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Resonant and Harmonic freq calculation in motorcycle frames

Resonant and Harmonic freq calculation in motorcycle frames

Resonant and Harmonic freq calculation in motorcycle frames

(OP)
I posted this at autobody then realized this would be a better forum.
Hi All
Not sure if this is the exact forum for this question, but I'll toss it out anyway. If someone can help, I will be forevermore grateful. What I would like to know is if there is a way to measure or calculate the resonant frequency of a specific motorcycle frame and swingarm combo. I.E. at what engine speeds (frequency) will harmonic vibrations be introduced into the frame and thus felt by the rider? I am not an engineer, but it seems obvious that the rear fork assembly will act as a tuning fork at some engine speeds, and quite possibly some of the harmonics will be in a range noticeable to the operator. I ask this question because I have a new Harley Superglide sport, and everyone that I have contacted with the same model has complained about a pronounced vibration that came on at 2400 RPM and was gone by 3000 RPM. Thanks in advance.
saintz@series2000.com

RE: Resonant and Harmonic freq calculation in motorcycle frames

I'm sure you had to pay extra for the added shake and rumble.  Adds to the character.

Anyhow, for an analysis, you would need to compile a bit of information on frame material and geometry, etc.
What about contacting the Harley Davidson factory?  I know they spend quite a bit on acoustics, etc. and might be interesting to talk to.

From a measurement standpoint, you would need some specialized equipment (accelerometers, signal analyzer, etc.) and take measurements on the frame, etc. with engine at different speeds.  Or, do "bump tests" at different locations and look at the structural response.  
Try calling some local vibration/condition monitoring companies, you might find an interested volunteer.

However, sometimes you can narrow things down without instrumentation-  is the vibration dependent only on engine speed?  eg: all gears, neutral, etc. Or does it vary with road speed? Remember that resonance is a condition dependent on both the structural response as well as level of source vibration.  Any changes to engine or mounting arrangement?  Are there rubber isolation mounts?  How about the exhaust system?  Often this is can be a problem for resonance.  Where do you feel the vibration strongest?

Pls let us know what you find.  You might also try re-sending your post to the Mechanical Acoustics/vibration engineering forum under Mechanical Engineers.

Good luck....   

RE: Resonant and Harmonic freq calculation in motorcycle frames

If the swingarm worked like a tunning fork each side of the fork would have to vibrate side to side like a harmonic oscillator.  Where the mass would be equal to the mass of the rim, tire, suspention and brakes etc, the restoring force would be equal to strength of the rear suspension bushings, the damping force would be equal to the strength of the rear swingarm all equal to the resonance of the engine as a function or rpm.  Holy cow.

I noticed you had mentioned that it happened at different rpm ranges so I am going to scratch that first idea out.  You had also mentined that it had a swing arm so I believe that your bike has a rubber mounted v-twin and I will bet that you feel it in the handle bars also.  Since the vibration comes on at a rpm range due to the motor and not the rpm due to the rear wheel I don't think the swingarm is acting tuning fork.  Those motors don't fire at 180 degrees from each other so they don't typically balance themselves out hence the large amount of torque(I think you will agree).  I think one cylinder fires at 45 degrees and the other at 135 degrees later.  Because they are not 180degrees off(I can't say this for sure just a theory)I am thinking that even though the firing order is fixed at that timing difference and they both change equally according to rpm there is going to be some destructive and constructive wave activity creating a pulse feeling(or resonation)I know this sounds silly, but does the vibration feel like a sin wave.  Forget that I have been up too long.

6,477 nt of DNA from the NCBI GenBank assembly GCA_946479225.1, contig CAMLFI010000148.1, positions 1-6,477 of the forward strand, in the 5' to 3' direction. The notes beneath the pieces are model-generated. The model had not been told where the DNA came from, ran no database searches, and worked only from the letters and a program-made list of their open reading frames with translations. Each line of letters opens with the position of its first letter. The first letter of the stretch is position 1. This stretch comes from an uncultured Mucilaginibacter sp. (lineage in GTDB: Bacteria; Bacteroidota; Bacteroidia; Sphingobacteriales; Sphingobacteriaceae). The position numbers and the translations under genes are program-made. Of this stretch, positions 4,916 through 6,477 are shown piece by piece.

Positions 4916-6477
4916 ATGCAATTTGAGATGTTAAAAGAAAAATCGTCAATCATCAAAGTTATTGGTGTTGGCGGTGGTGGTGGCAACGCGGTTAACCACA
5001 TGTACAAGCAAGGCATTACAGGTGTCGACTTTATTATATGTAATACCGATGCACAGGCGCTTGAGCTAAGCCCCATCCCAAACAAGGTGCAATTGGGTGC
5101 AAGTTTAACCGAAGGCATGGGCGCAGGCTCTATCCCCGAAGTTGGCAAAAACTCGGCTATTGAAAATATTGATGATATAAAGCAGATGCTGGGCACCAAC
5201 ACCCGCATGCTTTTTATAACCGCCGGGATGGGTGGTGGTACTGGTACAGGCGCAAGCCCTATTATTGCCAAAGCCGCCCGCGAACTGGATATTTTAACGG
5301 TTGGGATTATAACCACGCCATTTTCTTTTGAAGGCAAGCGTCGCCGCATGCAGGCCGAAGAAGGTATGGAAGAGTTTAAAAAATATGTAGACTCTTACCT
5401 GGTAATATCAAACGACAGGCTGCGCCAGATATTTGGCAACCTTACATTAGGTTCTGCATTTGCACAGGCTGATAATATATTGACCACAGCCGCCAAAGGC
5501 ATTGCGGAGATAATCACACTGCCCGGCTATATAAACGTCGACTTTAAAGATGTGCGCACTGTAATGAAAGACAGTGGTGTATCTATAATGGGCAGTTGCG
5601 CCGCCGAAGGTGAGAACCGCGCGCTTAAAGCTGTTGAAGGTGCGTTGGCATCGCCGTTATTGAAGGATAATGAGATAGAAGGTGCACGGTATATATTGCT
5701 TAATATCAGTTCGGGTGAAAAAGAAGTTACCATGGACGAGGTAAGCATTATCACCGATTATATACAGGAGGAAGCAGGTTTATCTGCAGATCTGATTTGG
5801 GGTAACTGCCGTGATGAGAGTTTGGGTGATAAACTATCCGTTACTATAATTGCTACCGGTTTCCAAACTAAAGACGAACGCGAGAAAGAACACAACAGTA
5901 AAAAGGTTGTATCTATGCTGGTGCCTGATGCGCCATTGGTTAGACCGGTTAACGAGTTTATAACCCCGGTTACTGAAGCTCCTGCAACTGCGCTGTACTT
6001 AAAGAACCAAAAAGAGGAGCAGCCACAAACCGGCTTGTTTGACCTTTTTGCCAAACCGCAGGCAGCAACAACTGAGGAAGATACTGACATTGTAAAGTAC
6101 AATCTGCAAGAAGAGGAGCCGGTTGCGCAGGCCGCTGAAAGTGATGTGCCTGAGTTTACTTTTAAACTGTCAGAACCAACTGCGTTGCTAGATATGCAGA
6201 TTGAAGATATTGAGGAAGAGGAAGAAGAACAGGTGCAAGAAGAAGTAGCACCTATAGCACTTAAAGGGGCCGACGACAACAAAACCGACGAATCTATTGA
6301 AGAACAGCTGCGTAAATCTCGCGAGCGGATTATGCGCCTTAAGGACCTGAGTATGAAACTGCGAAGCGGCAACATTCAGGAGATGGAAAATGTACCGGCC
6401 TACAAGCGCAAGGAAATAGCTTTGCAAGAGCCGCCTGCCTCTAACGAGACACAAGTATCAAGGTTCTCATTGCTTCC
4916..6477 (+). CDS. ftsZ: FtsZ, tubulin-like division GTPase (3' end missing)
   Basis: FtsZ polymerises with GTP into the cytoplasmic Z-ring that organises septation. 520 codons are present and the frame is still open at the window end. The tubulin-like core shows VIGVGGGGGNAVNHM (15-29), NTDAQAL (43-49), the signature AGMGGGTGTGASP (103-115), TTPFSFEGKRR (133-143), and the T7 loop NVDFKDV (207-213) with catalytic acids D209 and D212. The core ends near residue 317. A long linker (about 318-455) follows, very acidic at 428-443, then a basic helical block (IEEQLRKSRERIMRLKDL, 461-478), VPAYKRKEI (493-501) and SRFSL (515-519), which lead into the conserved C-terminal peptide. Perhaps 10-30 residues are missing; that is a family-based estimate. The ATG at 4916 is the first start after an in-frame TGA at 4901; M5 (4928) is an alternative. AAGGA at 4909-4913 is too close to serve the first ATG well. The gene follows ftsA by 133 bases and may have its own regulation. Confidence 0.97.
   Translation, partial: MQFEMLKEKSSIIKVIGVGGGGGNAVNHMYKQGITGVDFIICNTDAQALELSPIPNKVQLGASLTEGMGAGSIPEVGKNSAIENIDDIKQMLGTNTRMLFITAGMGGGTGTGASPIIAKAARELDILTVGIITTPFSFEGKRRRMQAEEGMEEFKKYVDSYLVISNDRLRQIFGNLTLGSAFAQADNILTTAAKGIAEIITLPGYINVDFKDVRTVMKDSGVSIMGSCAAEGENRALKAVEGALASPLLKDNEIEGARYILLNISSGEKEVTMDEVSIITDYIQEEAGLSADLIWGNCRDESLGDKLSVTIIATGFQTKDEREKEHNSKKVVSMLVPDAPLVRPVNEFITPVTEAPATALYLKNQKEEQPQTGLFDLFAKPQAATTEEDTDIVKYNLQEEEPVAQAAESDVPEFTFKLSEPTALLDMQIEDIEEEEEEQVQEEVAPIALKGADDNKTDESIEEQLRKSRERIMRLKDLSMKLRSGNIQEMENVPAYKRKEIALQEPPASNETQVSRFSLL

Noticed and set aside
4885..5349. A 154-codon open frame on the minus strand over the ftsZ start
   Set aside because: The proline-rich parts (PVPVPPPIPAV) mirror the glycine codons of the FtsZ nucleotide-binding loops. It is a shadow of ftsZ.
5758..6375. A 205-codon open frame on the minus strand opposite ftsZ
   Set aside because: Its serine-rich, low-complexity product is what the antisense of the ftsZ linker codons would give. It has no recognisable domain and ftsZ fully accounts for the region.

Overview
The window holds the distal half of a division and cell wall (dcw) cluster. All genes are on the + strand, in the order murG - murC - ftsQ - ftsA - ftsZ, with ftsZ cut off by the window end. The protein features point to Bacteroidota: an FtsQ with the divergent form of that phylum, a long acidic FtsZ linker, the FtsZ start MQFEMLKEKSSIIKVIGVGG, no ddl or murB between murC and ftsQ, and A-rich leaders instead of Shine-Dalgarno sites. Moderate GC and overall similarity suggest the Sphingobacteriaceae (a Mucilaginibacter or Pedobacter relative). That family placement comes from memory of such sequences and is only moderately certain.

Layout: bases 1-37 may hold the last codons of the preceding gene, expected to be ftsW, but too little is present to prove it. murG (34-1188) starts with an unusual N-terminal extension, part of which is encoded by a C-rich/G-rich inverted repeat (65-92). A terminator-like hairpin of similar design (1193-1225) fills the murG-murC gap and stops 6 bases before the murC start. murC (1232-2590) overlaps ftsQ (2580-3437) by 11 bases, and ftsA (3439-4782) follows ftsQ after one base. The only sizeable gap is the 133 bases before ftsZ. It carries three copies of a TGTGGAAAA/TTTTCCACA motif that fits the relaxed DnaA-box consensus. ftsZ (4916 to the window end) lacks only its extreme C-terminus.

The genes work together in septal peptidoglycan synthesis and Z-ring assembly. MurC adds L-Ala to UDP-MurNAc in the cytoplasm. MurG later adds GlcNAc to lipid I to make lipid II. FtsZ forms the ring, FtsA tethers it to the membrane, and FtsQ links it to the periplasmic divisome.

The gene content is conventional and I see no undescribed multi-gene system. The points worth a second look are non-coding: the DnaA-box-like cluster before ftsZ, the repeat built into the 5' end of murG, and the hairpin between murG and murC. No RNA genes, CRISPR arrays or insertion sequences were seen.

Long story short no I don't think your swing arm is working like a tuning fork.

RE: Resonant and Harmonic freq calculation in motorcycle frames

Once tried to eliminate, or at least dampen the vibration in a Harley superglide (older model).  Yikes.  D.A.S,T was right about the uneven firing, however it works like this:
720 degrees of crankshaft rotation are required to complete the 4 stroke cycles in a 4 stroke engine.  On a Harley the vee of the cylinders is 45 degrees and both connecting rods connect to a common crank pin or journal.  For simplicity, consider only the power cycle of each cylinder.  Cylinder #1 fires (forward cylinder), the crankshaft then rotates 315 degrees at which time cylinder #2 fires (rearward cylinder), the crankshaft will then have to rotate 405 degrees from the point at which cyl. #2 fired before cylinder #1 fires again, and around we go, weird huh?
Add to that, all large displacement 2 cylinder engines vibrate due to the large power pulses being separted by too much crankshaft rotation.
Having had a couple of Harleys, my opinion is that the period and amplitude of the vibration in the rpm ranges you mention is more than the elasticity and rebound charateristics of the isolastic engine mounts.  But I do not have the knowledge D.A.S,L and brin do concerning the vibrations themselves.  So just an opinion.  Enjoy the ride.

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